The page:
In the context of the series of posts dedicated to the Final Report of the ICC Task Force on Financial Institutions and International Arbitration, this post aims at providing a broad picture of the scope, survey and conclusions related to the use of arbitration in disputes involving asset management matters.
As a matter of consideration of the general background, in the banking and finance industry the asset management represents a non-negligible sector. For illustrative purposes only, the website of one single asset manager advertises the existence of assets under its supervision (this includes assets under management and other client assets for which that institution does not have full discretion) worth 999 billion USD, with investment solutions including fixed income, money markets, public equity, commodities, hedge funds, private equity and real estate. Hence, the dimension and complexity of issues potentially arising therefrom are of considerable importance for the banking and finance activities at large.
In the first article dedicated to arbitration in asset management that has come to our attention, Laurent Levy defined asset management as consisting of “… custody, administration and management of assets which the client entrusts to the bank [or the other financial institution] which shall receive a compensation” 1), involving several components and being conducted in the following areas: a) custody; b) administration; c) acquisition and disposal of assets; and d) management.2) Notwithstanding this description, one might resort also to the standards of the ISO (the International Organization for Standardization), as revised in its “ISO 55000” for asset management.
Although seemingly focused on “physical” assets, a closer reading of the first definitions may lead us to consider that an asset is an item, thing or entity that has potential or actual value to an organization. Therefore, the definition encompasses all kinds of assets, including financial assets. Thus, the “ISO 55000” definition of “asset management” may be applicable in this context: asset management is the “coordinated activity of an organization to realize value from assets.” Furthermore, it may be said that “asset management” is a systematically performed process of the long-term maintenance of assets, with the objective of using the assets to produce the best results.
In the finance and banking industry, “asset management” is a process which aims to substantially expand the client’s financial portfolio. In order to do so, this process combines research, interviews, and statistical analyses of companies, markets, and trends, including evaluating asset financing options, asset accounting methods, productions operation management, and maintenance discipline in order to maximize a client’s financial portfolio value.
The survey on the use of arbitration in asset management
As a result of the research and enquiries done over the course of the works of the Task Force, it was not possible to conclude for a single approach that the players in asset management have towards the use of arbitration. We provide below a summary of the results of the survey conducted under the auspices of the Task Force.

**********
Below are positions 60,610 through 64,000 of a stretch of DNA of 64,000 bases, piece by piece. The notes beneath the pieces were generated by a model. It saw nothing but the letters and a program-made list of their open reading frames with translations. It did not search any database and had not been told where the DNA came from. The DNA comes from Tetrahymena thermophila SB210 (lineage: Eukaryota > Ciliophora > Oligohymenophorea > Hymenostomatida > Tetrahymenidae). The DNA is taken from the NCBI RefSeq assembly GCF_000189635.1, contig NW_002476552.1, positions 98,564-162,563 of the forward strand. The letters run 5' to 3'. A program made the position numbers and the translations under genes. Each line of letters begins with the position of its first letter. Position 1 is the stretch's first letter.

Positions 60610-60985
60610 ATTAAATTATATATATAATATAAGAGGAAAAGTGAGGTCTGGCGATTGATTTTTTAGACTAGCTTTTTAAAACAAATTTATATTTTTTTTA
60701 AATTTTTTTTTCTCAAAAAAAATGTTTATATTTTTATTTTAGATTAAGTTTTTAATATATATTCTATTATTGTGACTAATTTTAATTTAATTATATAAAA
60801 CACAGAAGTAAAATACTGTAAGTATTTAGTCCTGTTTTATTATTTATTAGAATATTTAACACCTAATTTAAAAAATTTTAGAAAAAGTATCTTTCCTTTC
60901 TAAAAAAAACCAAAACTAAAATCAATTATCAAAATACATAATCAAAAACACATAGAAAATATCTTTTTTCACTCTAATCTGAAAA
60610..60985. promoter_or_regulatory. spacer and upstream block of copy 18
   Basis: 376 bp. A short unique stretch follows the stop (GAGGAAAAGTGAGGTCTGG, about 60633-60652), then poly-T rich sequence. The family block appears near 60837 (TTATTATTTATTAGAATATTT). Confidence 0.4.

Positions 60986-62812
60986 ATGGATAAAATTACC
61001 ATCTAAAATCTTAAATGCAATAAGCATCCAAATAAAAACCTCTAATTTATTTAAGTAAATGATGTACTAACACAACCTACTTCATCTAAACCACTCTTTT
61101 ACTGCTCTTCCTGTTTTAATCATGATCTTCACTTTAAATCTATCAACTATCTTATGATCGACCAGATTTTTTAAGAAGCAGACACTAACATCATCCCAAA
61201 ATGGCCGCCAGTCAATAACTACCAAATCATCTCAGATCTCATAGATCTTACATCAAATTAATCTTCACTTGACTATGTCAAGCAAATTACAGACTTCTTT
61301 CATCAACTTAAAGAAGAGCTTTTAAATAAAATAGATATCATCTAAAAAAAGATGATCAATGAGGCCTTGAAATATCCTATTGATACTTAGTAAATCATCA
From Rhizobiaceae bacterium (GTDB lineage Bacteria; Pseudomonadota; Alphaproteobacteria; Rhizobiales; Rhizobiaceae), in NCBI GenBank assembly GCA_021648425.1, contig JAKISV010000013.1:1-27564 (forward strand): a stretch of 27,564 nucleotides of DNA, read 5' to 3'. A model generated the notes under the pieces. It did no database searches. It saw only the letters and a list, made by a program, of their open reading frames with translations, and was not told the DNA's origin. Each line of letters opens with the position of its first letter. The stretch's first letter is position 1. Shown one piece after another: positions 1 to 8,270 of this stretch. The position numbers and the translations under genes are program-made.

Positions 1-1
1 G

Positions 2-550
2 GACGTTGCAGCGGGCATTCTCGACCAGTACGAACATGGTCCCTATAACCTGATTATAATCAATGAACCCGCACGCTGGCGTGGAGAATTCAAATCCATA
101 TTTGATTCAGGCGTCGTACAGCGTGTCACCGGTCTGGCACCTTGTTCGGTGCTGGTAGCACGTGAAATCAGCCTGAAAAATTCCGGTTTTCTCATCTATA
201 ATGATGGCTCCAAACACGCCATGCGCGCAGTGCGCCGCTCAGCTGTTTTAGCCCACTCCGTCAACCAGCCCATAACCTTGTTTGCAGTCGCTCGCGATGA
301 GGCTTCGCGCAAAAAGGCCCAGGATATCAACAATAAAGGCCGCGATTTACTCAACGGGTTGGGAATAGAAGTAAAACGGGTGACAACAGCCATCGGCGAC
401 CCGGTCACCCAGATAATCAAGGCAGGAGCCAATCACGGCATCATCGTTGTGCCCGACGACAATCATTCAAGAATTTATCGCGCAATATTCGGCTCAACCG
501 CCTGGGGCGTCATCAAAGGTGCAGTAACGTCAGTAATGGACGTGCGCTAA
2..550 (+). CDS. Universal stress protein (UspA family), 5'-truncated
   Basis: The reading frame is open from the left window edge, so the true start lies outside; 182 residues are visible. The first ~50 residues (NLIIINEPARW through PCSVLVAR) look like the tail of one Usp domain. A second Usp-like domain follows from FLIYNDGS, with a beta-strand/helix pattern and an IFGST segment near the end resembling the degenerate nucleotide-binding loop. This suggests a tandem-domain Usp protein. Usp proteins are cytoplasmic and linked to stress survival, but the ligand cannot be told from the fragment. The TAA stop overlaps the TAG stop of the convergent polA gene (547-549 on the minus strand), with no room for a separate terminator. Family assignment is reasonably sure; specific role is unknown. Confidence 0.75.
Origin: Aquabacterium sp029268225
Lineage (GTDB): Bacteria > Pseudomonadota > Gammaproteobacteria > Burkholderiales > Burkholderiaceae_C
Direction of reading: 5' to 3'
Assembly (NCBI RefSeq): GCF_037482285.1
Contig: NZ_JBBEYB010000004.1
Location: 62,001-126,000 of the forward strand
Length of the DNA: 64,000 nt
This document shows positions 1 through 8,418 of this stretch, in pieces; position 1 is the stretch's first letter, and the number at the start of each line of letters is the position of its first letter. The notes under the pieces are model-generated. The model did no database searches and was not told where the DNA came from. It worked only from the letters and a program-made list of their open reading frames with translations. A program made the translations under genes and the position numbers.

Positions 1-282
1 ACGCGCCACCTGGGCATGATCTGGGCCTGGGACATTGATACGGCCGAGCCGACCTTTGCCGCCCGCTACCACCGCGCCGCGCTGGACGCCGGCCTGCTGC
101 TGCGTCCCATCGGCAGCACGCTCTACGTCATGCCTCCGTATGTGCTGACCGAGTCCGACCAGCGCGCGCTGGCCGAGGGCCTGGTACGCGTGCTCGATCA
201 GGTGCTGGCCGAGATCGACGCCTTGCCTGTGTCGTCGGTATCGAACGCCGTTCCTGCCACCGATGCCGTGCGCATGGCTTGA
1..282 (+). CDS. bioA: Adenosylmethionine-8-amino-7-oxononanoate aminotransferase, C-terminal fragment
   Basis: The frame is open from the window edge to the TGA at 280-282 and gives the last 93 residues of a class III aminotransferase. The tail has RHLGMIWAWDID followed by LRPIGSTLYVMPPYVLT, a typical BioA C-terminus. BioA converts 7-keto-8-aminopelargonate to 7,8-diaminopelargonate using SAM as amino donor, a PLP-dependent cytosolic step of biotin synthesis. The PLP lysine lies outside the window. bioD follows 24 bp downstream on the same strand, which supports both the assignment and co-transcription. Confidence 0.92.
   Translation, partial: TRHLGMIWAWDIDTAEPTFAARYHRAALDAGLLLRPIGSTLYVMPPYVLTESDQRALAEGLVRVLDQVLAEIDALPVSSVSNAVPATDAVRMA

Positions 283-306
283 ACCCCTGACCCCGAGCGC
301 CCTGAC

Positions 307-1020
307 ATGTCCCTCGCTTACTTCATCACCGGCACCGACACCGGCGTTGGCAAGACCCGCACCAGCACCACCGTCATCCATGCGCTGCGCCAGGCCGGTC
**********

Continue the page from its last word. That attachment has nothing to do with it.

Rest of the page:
Indeed, when the interviewees were asked whether the special character and nature of Asset Management and Private Banking have a significant bearing on the determination to use a certain type of dispute resolution system (i.e., state court litigation or arbitration), the answers ranged from “not necessarily,” or a simple “no,” to a clear positive recommendation of “arbitration as an adequate dispute resolution system in disputes between investment firms” although one interviewee was “more reluctant in relation to disputes between an investment firm and a retail client” to recommend arbitration.
When asked whether advisory and discretionary services in asset management raise any special concerns, and whether they play a role when making the determination to use arbitration to resolve disputes as opposed to traditional litigation, the answers ranged from a simple “unsure” or “no”, to a statement on the opposite end of the spectrum which suggested that instead of resorting to an institutionalized system of dispute resolution, the “nature of the services would be better protected in an arbitration procedure”. For some interviewees, the regulatory framework which applies to advisory and discretionary services in asset management may present an advantage, and may further support the use of arbitration.
Considering the question whether it would be advisable to use arbitration as a means of dispute solution in the context of asset management, generally speaking, the interviewees did not recommend the use of arbitration unless it is absolutely necessary due to the complexities inherent in the dispute. Concerns were raised because “one might anticipate problems in selecting an arbitral mechanism that is perceived as fair and impartial by the client, besides doubts about the arbitrability of such disputes (retail client as a consumer?).